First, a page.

Did a usability problem kill Anton Yelchin?
Last Sunday morning actor Anton Yelchin was killed in what appears to be a tragic accident, and one potentially linked to poor design…
THE FACTS ARE this; Anton Yelchin owned a 2015 Jeep Grand Cherokee. He was found crushed between the car and a gate at his home just after exiting his property via the gate. There are no indicators of foul play. The most likely scenario is that the car rolled down a hill and crushed him, after he left it in neutral or at least failed to put the transmission in park.
Anyone can leave a car unsecured on a slope and that’s happened many, many times before since the invention of the automobile; most people would have a story or two to tell. In some cases the parkbrake has not been applied, in other cases it’s been a faulty parkbrake.
What makes this case interesting is the usability of the vehicle in question, as it appears that particular car is designed so that it’s easy to make a mistake when shifting into park.
Modern vehicles are reliant on electronics, which means the conventions of yesteryear can be, and are ignored. Secondary controls are touchscreens, not stalks or buttons. And automatic transmissions have changed too; no longer are they physical levers that move position, but selectors that change electronic options, sometimes even dials.
These changes have been made for several reasons; a smaller lever takes up less space, and electronic selection looks cool and new. Unfortunately, all too often usability takes a back seat. That’s annoying when it’s selecting a radio station, but potentially fatal when it’s a primary vehicle control.
The Grand Cherokee owned by Yelchin was a 2015 model, and it has a known usability problem. To select park, the shifter must be moved forwards from centre, park is selected, then the shifter returns to the centre. The operation is shown in this video:
No car should need a video explaining how to use the basic features of its transmission.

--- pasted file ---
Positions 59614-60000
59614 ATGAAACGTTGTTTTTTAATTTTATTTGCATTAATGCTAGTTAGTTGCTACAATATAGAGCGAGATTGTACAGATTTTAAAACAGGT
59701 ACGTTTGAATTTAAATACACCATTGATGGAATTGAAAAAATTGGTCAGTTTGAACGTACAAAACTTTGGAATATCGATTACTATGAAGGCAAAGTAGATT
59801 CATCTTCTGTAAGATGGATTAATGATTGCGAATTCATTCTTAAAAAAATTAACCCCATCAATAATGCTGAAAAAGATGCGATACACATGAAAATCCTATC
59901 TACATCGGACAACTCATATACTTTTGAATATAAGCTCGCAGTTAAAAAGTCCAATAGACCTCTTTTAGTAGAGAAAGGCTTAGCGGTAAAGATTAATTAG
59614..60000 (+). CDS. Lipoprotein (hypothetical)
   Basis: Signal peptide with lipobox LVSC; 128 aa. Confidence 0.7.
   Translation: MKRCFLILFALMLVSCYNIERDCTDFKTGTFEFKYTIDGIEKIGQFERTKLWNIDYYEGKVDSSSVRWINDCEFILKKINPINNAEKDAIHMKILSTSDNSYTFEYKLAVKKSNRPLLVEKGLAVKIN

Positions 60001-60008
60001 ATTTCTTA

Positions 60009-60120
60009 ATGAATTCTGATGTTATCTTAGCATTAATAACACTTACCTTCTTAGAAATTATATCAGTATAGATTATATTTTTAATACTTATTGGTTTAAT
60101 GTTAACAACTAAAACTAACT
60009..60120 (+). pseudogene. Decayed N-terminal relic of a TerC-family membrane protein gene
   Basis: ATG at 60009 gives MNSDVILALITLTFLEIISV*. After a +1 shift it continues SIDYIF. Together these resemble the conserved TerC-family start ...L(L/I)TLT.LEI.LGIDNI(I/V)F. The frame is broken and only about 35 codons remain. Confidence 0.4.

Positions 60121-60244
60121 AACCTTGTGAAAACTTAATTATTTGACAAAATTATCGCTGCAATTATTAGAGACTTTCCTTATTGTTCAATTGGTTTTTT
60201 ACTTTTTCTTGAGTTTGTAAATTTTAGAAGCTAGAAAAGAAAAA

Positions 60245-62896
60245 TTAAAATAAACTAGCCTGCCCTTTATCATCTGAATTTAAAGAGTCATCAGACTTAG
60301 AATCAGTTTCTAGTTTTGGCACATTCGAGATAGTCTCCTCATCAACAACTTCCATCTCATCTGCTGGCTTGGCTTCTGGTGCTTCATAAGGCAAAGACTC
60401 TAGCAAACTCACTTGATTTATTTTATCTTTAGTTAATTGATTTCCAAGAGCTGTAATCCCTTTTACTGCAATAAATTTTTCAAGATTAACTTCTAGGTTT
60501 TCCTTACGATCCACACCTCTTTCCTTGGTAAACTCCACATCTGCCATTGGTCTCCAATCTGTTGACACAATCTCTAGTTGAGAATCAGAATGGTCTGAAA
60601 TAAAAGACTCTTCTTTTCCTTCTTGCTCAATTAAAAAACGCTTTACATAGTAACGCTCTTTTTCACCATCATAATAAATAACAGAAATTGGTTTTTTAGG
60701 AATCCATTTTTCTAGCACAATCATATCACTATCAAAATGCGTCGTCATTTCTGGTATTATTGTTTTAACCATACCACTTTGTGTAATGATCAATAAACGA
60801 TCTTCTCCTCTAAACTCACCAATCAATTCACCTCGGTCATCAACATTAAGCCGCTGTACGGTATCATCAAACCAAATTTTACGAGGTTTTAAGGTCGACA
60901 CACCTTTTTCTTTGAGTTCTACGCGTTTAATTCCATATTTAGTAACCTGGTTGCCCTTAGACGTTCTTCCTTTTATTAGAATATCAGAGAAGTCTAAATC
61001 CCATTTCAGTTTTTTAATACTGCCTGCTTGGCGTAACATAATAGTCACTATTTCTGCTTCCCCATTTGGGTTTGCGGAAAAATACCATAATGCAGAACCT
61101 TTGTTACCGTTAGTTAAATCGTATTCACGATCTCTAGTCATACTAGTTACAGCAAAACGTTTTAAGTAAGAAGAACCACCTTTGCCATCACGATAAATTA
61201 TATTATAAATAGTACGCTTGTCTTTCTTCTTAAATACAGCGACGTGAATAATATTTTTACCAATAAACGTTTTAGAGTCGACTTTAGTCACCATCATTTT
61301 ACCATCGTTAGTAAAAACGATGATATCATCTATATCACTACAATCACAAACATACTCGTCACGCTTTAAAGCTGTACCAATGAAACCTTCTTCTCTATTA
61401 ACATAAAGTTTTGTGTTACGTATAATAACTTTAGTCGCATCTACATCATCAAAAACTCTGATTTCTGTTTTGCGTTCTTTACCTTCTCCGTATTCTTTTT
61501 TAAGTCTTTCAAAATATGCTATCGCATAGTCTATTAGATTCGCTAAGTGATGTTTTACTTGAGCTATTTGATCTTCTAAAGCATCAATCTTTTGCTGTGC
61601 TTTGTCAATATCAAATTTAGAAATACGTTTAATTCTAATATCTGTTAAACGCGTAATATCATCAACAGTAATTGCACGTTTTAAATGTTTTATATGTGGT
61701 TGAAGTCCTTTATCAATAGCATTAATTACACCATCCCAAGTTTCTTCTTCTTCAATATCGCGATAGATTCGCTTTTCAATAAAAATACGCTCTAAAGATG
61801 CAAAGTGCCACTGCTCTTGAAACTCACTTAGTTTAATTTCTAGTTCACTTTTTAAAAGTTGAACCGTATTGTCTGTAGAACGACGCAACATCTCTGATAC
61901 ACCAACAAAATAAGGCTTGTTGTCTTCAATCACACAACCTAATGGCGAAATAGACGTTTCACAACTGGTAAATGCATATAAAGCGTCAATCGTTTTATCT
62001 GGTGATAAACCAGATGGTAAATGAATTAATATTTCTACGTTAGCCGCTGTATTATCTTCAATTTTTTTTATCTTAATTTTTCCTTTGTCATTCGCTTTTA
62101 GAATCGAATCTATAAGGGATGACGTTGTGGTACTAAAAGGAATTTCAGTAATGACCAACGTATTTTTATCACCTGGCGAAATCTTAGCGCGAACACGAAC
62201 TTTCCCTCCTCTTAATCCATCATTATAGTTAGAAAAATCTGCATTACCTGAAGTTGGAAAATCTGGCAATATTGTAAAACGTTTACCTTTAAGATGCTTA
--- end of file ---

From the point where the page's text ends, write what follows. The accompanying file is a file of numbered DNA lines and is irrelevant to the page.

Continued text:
The problem is that it’s too easy to make a mistake and think the car is in park, when it’s not. Fiat Chrysler recognised this and recalled 1.1 million vehicles fitted with the transmissions after 41 known accidents where vehicles were not placed in park, yet there was no functional problem with the car.
The USA’s road safety authority, the NHTSA, collated reports of over 314 incidents which included 121 crashes, 30 of which caused injury, as of 02/03/2016. Their summary in report EA 16-002 was:
“Drivers may exit the vehicle when the engine is running and the transmission is not in Park, resulting in unattended vehicle rollaway. Rollaway incidents may result in serious injuries to the driver or passengers as they exit the vehicle or to other pedestrians in the path of the rolling vehicle.”
And its conclusion:
“NHTSA testing indicates that operation of the Monostable shifter is not intuitive and provides poor tactile and visual feedback to the driver, increasing the potential for unintended gear selection.”
The problem isn’t human stupidity, it’s just human nature and designs for safety-critical functions need to be human-proof. There is nobody who hasn’t thought they selected something and later found they hadn’t. You shouldn’t die as a result.
This time it’s a Jeep, but it could have been any other car, and it looks very much like an avoidable death. That’s why this accident should be a wake-up call to the car industry. Here’s the two things carmakes need to do, now:
- Standardise controls across all types of vehicle – come up with an industry standard, right now, for everything from indicators, transmission selection operation, parkbrake operation, lighting controls and everything else. Yes, this hampers individual manufacturers. But you know what? Safety is more important. As a journalist, I drive a lot of new cars and very frequently make a lot of mistakes with wipers, lights, shifting up or down manually in automatics and pretty much everything else that’s different from car to car.
- Conduct usability testing – governments need to mandate usability testing, just as they do for crashworthiness. With the increasing complexity of new cars, this is becoming more and more important, and everyone agrees driver distraction is a big factor in road accidents. Inconsistent user interfaces in phones don’t kill people, but they seem to in cars. We’ve argued before than ANCAP should conduct tests of this nature.
If the two actions above aren’t taken, there will be more and more avoidable injuries or deaths due to operator error because carmarkers have put beautiful design ahead of basic safety engineering, and failed to cooperate with each other to design a unified, safe car operation interface.
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